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Do you actually believe that the gov't helps reduce health care COST ? (system cost, not out-of-pocket cost for one particular sick person)
You are attempting to put words in my mouth (Actually, as opposed to a mere question). If you've listened to anything I've said in the past, I've been pretty clear about additional government interference increasing costs *typically*, although I will note there are certain specific situations in which they can decrease costs (See: The memory manufacterer's ogliopoly+price fixing and government action). I've never argued this unless it's a specific area. However, you are trying to completely evade your earlier topic (AMA causes doctor shortages, which inceases costs!) and change the topic (Government increases costs!). These arguments are mutually exclusive, unless you are trying to say the AMA is not a private corporation.

Secondly, the question isn't what you are asking. It is if the benefit is worth the increased cost. As an example, if I have to pay 5cents more per hypodermic needle to make certain none of them are used or have AIDS, ---- yes I'll pay 5 cents. If I have to pay 500 dollars per bandaid to make certain they smell like lilacs, ---- no it's not worth the cost.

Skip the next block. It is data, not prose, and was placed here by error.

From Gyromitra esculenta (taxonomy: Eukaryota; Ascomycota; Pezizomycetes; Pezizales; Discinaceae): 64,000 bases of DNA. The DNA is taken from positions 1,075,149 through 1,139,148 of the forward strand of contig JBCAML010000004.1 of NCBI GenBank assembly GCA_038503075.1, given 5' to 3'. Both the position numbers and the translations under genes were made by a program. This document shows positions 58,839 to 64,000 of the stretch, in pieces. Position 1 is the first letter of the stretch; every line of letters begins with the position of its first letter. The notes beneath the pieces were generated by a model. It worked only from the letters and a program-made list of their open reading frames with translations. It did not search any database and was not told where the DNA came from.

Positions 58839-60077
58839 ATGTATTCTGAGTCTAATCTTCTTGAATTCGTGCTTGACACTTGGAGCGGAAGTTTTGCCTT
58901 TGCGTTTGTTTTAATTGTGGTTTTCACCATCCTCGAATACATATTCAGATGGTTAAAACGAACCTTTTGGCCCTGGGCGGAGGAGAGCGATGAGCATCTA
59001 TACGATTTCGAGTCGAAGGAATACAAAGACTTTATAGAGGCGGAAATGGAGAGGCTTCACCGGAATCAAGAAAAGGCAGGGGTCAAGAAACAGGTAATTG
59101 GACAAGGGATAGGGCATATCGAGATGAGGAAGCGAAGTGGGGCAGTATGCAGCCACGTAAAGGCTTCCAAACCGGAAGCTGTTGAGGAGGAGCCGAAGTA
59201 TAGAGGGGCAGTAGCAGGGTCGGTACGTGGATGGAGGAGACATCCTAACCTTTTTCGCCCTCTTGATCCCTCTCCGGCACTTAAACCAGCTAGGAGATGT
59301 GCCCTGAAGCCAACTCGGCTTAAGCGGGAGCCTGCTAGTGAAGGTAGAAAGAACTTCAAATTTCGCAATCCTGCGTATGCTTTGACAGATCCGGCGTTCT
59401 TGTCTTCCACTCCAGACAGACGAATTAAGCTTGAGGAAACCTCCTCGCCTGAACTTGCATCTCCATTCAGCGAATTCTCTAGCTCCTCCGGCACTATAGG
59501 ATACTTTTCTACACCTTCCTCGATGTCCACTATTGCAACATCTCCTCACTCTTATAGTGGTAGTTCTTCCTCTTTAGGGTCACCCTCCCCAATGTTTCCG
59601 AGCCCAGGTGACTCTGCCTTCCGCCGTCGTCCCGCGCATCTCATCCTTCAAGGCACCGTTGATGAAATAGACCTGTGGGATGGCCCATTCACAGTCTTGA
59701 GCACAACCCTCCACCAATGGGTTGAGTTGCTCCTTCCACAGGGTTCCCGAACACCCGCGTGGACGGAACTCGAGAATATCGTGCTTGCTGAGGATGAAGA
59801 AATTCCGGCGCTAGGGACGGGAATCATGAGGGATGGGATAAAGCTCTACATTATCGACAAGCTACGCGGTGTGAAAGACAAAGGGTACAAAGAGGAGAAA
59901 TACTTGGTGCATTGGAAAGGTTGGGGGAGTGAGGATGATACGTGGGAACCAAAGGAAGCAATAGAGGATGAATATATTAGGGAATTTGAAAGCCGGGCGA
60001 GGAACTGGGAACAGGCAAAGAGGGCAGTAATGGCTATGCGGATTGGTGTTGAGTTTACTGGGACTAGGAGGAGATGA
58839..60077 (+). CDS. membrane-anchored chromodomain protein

Quote:
Lemme ask you this. If you are against the free market, then what is it good for? Why have a free market at all in say, shoes?
Where have I ever opposed a free market? You may hear me advocate for some small increase in regulation in certain, very specific areas (Of which I think the regulation's benefits outweigh the increased costs), but typically I advocate for less regulation as a whole. (Note: Unlike what you think, less regulation does not mean no regulation. You have made excellent points in the past for less regulation, although you sadly always try to twist and distort them into being for no regulation.)

Quote:
IF you think the free market does good things, why does it fail in health care?
And I'd just like to point out here that it *hasn't* failed in health care.